Just thinking out loud, but also consider how to minimize your organic waste. Shop were you can shuck your corn, buy ONLY what you need, buy organic so you don't have to peel veggies, keep a jar in the freezer to collect the makings for stock (celery tops, onion peels, corn cobs, mushroom stems, cheese rinds). research cooking what you normally would discard (Lettuce cores can be gently cooked), feed the birds (as you know seagulls and pigeons seem to eat anything), buy minimally packaged (e.g., shelled nuts, vs in the shell, boneless/skinless meat vs whole, have the butcher trim your meats), and finally, research what can be done with scraps. I have a dehydrator and find that I can dry, store, and use all sorts of [odd] things. I dry lots of surplus foods for later use: mushrooms, tomatoes, parsley/spinach/herb stems, celery leaves, etc. I've even taken saved up veg. stock scraps from the freezer and dried when they got out of control. Once dried, foods can be stored indefinitely, even pulverized if you want. Use lateral thinking. Citrus peels: fresh/frozen= zest, marmalade, dried= flavoring; cucumber peels= facials (or buy the burpless, English cuke), etc. Leftover pasta, rice, gravy can be dried as well as frozen. Coffee grounds can be put directly around certain plants. And on, and on.....

Might be fun to do a month challenge and see how little you discard.

EDIT: Interesting entry on what to do with leftovers from making stock: http://www.recyclethis.co.uk/20090304/how-can-i-reuse-or-recycle-leftover-vegetables-after-making-stock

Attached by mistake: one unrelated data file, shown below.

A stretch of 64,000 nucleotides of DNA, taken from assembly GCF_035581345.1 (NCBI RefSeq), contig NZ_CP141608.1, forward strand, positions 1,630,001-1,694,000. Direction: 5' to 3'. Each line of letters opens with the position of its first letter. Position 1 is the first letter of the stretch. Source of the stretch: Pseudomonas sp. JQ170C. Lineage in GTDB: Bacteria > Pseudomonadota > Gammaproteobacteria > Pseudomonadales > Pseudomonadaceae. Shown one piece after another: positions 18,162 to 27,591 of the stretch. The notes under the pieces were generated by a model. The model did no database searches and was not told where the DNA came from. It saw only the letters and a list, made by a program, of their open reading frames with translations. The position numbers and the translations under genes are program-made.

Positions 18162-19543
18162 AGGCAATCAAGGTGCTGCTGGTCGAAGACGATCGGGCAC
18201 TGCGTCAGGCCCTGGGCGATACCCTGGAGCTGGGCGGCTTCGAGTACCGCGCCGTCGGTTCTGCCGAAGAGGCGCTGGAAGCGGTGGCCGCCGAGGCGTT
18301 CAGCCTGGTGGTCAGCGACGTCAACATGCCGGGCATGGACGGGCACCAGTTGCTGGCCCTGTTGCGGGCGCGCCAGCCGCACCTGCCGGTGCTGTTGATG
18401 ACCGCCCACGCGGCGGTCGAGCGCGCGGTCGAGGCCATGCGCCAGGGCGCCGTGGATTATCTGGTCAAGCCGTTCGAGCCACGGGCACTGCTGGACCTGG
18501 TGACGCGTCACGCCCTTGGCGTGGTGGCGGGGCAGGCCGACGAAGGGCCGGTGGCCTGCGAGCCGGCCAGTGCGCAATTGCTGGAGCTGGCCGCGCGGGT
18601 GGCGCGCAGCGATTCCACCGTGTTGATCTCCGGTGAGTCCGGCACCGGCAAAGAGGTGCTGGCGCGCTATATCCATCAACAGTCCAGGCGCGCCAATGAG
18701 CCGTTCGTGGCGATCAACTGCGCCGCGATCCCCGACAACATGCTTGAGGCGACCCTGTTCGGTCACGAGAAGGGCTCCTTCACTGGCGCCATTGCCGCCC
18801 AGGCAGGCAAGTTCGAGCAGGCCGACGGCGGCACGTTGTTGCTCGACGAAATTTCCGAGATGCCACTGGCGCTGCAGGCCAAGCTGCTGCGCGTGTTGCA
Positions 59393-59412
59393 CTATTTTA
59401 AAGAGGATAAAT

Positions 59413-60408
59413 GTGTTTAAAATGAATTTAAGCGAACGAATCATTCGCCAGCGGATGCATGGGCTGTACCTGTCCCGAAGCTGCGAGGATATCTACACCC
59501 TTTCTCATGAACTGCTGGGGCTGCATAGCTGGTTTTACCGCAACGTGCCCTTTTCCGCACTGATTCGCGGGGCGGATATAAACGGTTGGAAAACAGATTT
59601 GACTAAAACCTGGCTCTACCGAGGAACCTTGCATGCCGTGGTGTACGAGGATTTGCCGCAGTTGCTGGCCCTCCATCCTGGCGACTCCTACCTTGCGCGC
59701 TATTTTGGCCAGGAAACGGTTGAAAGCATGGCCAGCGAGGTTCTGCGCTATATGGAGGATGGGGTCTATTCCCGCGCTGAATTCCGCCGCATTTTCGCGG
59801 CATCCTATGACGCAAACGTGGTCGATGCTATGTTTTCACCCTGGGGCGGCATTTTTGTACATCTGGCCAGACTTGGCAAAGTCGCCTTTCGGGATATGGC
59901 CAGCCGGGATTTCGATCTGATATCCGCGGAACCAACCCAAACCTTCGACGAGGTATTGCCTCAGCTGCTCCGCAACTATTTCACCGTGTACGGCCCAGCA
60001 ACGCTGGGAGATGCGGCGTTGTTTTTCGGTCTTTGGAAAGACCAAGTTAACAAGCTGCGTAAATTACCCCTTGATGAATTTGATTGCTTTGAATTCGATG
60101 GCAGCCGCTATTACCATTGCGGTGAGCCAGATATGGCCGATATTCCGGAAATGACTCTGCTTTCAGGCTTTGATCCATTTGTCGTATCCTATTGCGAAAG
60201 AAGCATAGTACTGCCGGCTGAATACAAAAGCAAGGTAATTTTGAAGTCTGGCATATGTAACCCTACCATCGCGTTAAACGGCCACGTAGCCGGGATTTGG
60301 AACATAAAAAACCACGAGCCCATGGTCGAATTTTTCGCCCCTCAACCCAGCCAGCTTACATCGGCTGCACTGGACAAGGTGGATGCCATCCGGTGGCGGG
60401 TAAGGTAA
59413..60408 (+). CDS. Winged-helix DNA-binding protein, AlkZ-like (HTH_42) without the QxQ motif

CMD CMD
Reply | Threaded
Open this post in threaded view
|

Re: City living composting?

I was looking at dehydrators over at ACE the other day. Which one do you use?
Jay Jay
Reply | Threaded
Open this post in threaded view
|

Re: City living composting?

Well, I *wish* I had an Excalibur, but I have the "Nesco FD-75PR 700-Watt Food Dehydrator" with extra trays and screens. And, yes, its almost all plastic :-(((
They are a bit noisy, and your home will have a "fragrance" when drying some things, but I will never run short of mushrooms, etc. There are Yahoo Groups with a dehydrator/preserving focus, and might be worth perusing the files before purchasing.
Folks can get pretty obsessive, as with any gadget.
Sandra Sandra
Reply | Threaded
Open this post in threaded view
|

Re: City living composting?

In reply to this post by Madelynn
Compost drop-off at Union Square Greenmarket is year-round and available every day the market is there (M, W, F, and Sat.).

Sandra Sandra
Reply | Threaded
Open this post in threaded view
|

Re: City living composting?

Just wanted to mention that the NYC Greenmarket has expanded its compost drop-off locations to 11 different sites in the city (including Manhattan, Queens, and Brooklyn). Here's a link to the website, with more information.
Anya Anya
Reply | Threaded
Open this post in threaded view
|

Re: City living composting?

In reply to this post by Jay
I compost most food waste for an  apartment of SIX recent college grads in the East Village (I say most because two roommates have been slow to adapt). Here's what we do:

- the bottom freezer drawer is for compost. I found a nice large tuperwear container that fits right in, and if we have old plastic bags (that said roommates often bring home) I use those too.
- I made a big sign above the garbage can that says "is that food?? put it in the compost!"
- whenever it starts to fill that freezer drawer, I bring it to the Union Square Greenmarket which has Compost drop off on the 17th street side, sort of near Sephora or Children's Place) every MWFS starting at around 8 am.
- we eat very little meat, so we can compost almost everything we eat.

SOOO EASY!!! It just needs to be a routine ... if you don't live or work in this area, you could start making a Saturday morning Greenkmarket trip.

And the compost drop of is definitly there year round.